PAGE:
species seemed effaced in this city, as ina pandemonium. men, women, beasts, age, sex, health, maladies, all seemedto be in common among these people; all went together, they mingled,confounded, superposed; each one there participated in all. the poor and flickering flames of the firepermitted gringoire to distinguish, amid his trouble, all aroundthe immense place, a hideous frame of ancient houses, whose wormeaten,shrivelled, stunted faã§ades, each pierced with one or two lighted atticwindows, seemed to him, in the darkness, like enormous heads of old women,ranged in a circle,
monstrous and crabbed, winking as they lookedon at the witches' sabbath. it was like a new world, unknown, unheardof, misshapen, creeping, swarming, fantastic. gringoire, more and more terrified, clutchedby the three beggars as by three pairs of tongs, dazed by a throng ofother faces which frothed and yelped around him, unhappy gringoire endeavoredto summon his presence of mind, in order to recall whether it wasa saturday. but his efforts were vain; the thread of his memory and ofhis thought was broken; and,
doubting everything, wavering between whathe saw and what he felt, he put to himself this unanswerable question,-- "if i exist, does this exist? if this exists,do i exist?" at that moment, a distinct cry arose in thebuzzing throng which surrounded him, "let's take him to the king!let's take him to the king!" "holy virgin!" murmured gringoire, "the kinghere must be a ram." "to the king! to the king!" repeated all voices. they dragged him off. each vied with the otherin laying his claws upon
him. but the three beggars did not loose theirhold and tore him from the rest, howling, "he belongs to us!" the poet's already sickly doublet yieldedits last sigh in this struggle. while traversing the horrible place, his vertigovanished. after taking a few steps, the sentiment of reality returnedto him. he began to become accustomed to the atmosphere of theplace. at the first moment there had arisen from his poet's head, or,simply and prosaically, from his empty stomach, a mist, a vapor, soto speak, which, spreading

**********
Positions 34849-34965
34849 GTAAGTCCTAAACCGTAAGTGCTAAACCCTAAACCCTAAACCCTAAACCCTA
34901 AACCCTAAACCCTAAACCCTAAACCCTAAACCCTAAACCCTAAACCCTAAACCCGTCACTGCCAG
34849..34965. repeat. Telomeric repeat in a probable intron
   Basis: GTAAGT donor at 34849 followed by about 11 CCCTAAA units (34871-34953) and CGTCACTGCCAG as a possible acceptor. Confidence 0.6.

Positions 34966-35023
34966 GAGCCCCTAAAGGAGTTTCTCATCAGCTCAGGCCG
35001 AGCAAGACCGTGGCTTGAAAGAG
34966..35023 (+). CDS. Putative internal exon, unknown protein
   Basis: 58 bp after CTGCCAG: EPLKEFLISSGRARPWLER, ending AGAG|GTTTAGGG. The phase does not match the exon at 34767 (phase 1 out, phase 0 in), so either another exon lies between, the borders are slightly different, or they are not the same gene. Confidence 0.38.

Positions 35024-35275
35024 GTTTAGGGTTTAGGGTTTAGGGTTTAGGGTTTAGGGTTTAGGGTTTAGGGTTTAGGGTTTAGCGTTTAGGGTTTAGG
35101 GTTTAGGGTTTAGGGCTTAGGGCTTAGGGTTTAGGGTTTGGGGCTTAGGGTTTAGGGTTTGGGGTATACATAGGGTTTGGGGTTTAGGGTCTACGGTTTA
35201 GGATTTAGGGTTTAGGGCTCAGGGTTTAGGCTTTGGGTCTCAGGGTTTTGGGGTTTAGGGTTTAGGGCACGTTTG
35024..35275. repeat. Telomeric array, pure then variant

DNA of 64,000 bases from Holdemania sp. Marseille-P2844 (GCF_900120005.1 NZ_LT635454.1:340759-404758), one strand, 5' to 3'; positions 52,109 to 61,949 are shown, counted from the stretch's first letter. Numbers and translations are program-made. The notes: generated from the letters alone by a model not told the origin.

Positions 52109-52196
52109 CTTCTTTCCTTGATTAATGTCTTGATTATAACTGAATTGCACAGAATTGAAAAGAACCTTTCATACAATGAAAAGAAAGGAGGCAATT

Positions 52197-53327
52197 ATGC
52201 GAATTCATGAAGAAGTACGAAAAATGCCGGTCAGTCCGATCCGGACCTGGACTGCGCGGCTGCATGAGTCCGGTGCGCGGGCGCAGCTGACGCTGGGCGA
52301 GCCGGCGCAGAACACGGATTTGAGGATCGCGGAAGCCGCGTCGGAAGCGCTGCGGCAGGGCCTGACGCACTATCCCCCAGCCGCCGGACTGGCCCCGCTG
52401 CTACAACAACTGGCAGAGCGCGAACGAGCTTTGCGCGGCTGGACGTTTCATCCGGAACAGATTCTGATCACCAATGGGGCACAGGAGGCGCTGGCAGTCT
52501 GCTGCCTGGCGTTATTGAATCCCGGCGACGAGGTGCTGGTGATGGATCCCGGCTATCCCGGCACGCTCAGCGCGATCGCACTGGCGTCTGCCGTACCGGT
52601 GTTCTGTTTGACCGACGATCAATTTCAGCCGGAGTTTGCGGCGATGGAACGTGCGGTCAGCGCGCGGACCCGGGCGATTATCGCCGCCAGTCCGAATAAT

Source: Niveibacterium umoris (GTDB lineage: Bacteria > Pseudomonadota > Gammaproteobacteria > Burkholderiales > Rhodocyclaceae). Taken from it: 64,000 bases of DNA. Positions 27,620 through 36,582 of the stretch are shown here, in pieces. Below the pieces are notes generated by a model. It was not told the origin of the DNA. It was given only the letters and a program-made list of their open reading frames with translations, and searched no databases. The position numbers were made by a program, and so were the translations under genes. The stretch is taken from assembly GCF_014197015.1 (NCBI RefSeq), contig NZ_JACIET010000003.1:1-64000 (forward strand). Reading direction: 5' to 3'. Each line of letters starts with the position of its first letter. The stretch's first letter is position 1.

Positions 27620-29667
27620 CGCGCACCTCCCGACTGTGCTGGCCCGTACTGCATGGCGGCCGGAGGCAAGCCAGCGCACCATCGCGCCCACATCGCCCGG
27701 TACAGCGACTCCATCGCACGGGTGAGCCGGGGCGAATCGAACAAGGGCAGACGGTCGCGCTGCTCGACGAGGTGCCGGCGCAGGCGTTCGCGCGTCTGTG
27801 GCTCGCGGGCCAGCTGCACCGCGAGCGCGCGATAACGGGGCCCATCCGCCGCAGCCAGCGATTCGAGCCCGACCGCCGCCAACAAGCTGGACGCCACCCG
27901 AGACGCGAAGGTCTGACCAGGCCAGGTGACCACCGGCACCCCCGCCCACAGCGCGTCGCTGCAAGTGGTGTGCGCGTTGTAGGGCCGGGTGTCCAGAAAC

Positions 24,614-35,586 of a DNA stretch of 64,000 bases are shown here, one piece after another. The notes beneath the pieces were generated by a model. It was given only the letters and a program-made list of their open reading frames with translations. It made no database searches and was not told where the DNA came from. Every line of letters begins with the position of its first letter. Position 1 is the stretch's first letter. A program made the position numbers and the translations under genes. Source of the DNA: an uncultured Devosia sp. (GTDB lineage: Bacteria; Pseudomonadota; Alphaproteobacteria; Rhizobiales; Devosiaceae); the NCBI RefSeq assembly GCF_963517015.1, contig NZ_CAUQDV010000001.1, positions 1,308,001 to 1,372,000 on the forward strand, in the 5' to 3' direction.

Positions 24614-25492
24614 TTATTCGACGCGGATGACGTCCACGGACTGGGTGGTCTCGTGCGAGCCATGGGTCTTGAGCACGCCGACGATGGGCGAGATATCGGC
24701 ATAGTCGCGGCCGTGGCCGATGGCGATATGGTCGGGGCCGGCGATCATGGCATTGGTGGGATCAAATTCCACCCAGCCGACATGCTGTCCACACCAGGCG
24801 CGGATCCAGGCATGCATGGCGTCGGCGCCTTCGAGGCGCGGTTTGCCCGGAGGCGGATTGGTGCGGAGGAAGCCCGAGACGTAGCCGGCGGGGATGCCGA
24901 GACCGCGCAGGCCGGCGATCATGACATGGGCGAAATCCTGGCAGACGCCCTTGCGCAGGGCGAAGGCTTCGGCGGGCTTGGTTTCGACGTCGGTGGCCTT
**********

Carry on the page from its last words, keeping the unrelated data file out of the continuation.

between objects and himself, permitted himto catch a glimpse of them only in the incoherent fog of nightmare,--inthose shadows of dreams which distort every outline, agglomeratingobjects into unwieldy groups, dilating things into chimeras, and men intophantoms. little by little, this hallucination was succeeded by a lessbewildered and exaggerating view. reality made its way to the light aroundhim, struck his eyes, struck his feet, and demolished, bit by bit,all that frightful poetry with which he had, at first, believed himselfto be surrounded. he was forced to perceive that he was not walkingin the styx, but in mud, that
he was elbowed not by demons, but by thieves;that it was not his soul which was in question, but his life (sincehe lacked that precious conciliator, which places itself so effectuallybetween the bandit and the honest man--a purse). in short, on examiningthe orgy more closely, and with more coolness, he fell from the witches'sabbath to the dram-shop. the cour des miracles was, in fact, merelya dram-shop; but a brigand's dram-shop, reddened quite as much with bloodas with wine. the spectacle which presented itself to hiseyes, when his ragged escort
finally deposited him at the end of his trip,was not fitted to bear him back to poetry, even to the poetry of hell.it was more than ever the prosaic and brutal reality of the tavern.were we not in the fifteenth century, we would say that gringoire had descendedfrom michael angelo to callot. around a great fire which burned on a large,circular flagstone, the flames of which had heated red-hot the legsof a tripod, which was empty for the moment, some wormeaten tableswere placed, here and there, haphazard, no lackey of a geometrical turnhaving deigned to adjust
their parallelism, or to see to it that theydid not make too unusual angles. upon these tables gleamed severaldripping pots of wine and beer, and round these pots were grouped manybacchic visages, purple with the fire and the wine. there was a manwith a huge belly and a jovial face, noisily kissing a woman of thetown, thickset and brawny. there was a sort of sham soldier, a "naquois,"as the slang expression runs, who was whistling as he undid the bandagesfrom his fictitious wound, and removing the numbness from hissound and vigorous knee, which had been swathed since morning in a thousandligatures. on the other
hand, there was a wretched fellow, preparingwith celandine and beef's blood, his "leg of god," for the next day.two tables further on, a palmer, with his pilgrim's costume complete,was practising the lament of the holy queen, not forgetting the droneand the nasal drawl. further on, a young scamp was taking a lesson in epilepsyfrom an old pretender, who was instructing him in the art of foamingat the mouth, by chewing a morsel of soap. beside him, a man with thedropsy was getting rid of his swelling, and making four or five female thieves,who were disputing at the same table, over a child who had beenstolen that evening, hold